Prevalence, determinants and knowledge of antibacterial self-medication: A cross sectional study in North-eastern Tanzania.

Horumpende PG 1 , Said SH 1 , Mazuguni FS 2 , Antony ML 3 , Kumburu HH 1 , Sonda TB 1 , Mwanziva CE 4 , Mshana SE 5 , Mmbaga BT 6 , Kajeguka DC 1 , Chilongola JO 1 Affiliations 6 authors 1. Department of Microbiology, Immunology and Molecular Biology, Kilimanjaro Christian Medical University College, Moshi, Kilimanjaro, Tanzania. 1 author 2. Department of Public Health and Research, Ifakara Health Institute, Dar es Salaam, Tanzania. 1 author 3. Department of Parasitology and Entomology, National Health Laboratory Quality Assurance and Training Centre, Dar es Salaam, Tanzania. 1 author 4. Department of Preventive Medicine and Research, Lugalo General Military Hospital, Dar es Salaam, Tanzania. 1 author 5. Department of Microbiology and Immunology, Catholic University of Health and Allied Sciences, Mwanza, Tanzania. 1 author 6. Department of Microbiology, Immunology and Molecular Biology, Kilimanjaro Clinical Research Institute, Moshi, Kilimanjaro, Tanzania.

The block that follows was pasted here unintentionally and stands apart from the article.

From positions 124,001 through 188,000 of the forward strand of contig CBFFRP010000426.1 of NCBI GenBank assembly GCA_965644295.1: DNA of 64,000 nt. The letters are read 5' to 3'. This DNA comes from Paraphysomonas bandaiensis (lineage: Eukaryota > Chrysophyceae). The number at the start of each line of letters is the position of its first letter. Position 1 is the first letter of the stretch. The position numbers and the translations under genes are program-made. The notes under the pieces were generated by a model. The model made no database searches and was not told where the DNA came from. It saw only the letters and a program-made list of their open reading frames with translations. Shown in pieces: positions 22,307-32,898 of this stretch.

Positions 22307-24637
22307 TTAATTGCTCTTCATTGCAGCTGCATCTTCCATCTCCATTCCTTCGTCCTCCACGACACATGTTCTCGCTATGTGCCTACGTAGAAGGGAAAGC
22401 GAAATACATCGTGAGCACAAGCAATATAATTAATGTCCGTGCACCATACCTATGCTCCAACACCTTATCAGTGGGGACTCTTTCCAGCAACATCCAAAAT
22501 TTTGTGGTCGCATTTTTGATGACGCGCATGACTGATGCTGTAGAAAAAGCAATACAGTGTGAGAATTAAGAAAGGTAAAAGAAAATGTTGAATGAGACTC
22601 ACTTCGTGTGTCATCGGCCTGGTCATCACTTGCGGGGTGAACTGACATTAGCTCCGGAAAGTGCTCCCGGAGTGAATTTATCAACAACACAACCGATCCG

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Self-medication is very common especially in developing countries and is documented to be associated with many health risks including antibiotic resistance. This study investigated the prevalence, determinants and knowledge of self-medication among residents of Siha District in Tanzania. A cross-sectional study was conducted among 300 residents in a rural District of Kilimanjaro region, North-eastern Tanzania from 1st to 28th April 2017. A semi-structured questionnaire was used to collect information regarding drugs used, knowledge, history and reasons for antibiotic self-medication. Log-binomial regression analysis was done using STATA 13 to examine factors associated with self-medication. A slightly majority of the respondents (58%) admitted to self-medication. Antibiotics most commonly utilized were amoxycillin (43%) and an antiprotozoal drug metronidazole (10%). The most common symptoms that led to self-medication were cough (51.17%), headache/ fever/ malaria (25.57%) and diarrhoea (21.59%). The most common reasons for self-medication were emergency illness (24.00%), health facility charges (20.33%), proximity of pharmacy to home (17.00%) and no reason (16.66%). Almost all reported that self-medication is not better than seeking medical consultation, 98% can result into harmful effects and 96% can result to drug resistance. The level of self-medication in this study is comparable with findings from other studies in developing countries. Pharmacies were commonly used as the first point of medical care. There is therefore a need for educative antibiotic legislative intervention to mitigate the adverse effects of antibiotic self-medication in Siha district in Tanzania.